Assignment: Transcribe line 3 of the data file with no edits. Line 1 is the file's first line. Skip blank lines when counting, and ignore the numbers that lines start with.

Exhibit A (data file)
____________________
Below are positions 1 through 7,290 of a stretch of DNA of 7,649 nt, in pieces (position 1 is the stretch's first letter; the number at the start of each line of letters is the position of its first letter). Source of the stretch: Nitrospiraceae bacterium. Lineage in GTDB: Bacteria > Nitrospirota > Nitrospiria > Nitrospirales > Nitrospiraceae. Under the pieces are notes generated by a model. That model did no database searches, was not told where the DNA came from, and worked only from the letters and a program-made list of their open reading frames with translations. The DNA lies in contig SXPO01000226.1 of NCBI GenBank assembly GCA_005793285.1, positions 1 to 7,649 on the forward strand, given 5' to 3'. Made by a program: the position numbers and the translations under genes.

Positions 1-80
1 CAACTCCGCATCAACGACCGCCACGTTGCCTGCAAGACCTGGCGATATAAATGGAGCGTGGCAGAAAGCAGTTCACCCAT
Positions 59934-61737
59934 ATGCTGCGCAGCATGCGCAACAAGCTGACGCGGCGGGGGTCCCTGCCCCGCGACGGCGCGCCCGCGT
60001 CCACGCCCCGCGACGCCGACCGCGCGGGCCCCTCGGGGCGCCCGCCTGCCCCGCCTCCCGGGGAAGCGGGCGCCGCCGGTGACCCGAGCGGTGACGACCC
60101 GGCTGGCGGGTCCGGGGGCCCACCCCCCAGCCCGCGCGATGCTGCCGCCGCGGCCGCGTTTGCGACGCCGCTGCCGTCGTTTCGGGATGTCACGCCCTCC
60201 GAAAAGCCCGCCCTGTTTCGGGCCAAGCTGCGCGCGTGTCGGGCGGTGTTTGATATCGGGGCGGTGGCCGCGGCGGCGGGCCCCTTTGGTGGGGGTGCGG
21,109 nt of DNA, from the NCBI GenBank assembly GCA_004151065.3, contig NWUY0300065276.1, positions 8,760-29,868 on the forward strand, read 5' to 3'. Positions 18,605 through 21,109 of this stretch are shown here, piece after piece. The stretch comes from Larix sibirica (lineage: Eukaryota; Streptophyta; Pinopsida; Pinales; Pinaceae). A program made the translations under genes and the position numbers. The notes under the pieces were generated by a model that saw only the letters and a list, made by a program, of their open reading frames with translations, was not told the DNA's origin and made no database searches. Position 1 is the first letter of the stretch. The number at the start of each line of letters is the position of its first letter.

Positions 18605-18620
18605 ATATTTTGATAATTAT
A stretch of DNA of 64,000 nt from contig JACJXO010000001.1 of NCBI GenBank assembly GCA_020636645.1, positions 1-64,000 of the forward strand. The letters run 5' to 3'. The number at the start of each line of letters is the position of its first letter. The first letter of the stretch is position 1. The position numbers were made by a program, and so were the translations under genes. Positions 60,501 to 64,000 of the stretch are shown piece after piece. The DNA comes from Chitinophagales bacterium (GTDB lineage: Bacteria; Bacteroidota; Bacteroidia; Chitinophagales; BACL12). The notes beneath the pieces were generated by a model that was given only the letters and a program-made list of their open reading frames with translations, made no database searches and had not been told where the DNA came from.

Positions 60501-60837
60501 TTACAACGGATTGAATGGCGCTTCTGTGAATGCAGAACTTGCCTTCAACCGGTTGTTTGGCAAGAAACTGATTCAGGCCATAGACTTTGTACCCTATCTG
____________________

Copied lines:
1 CAACTCCGCATCAACGACCGCCACGTTGCCTGCAAGACCTGGCGATATAAATGGAGCGTGGCAGAAAGCAGTTCACCCAT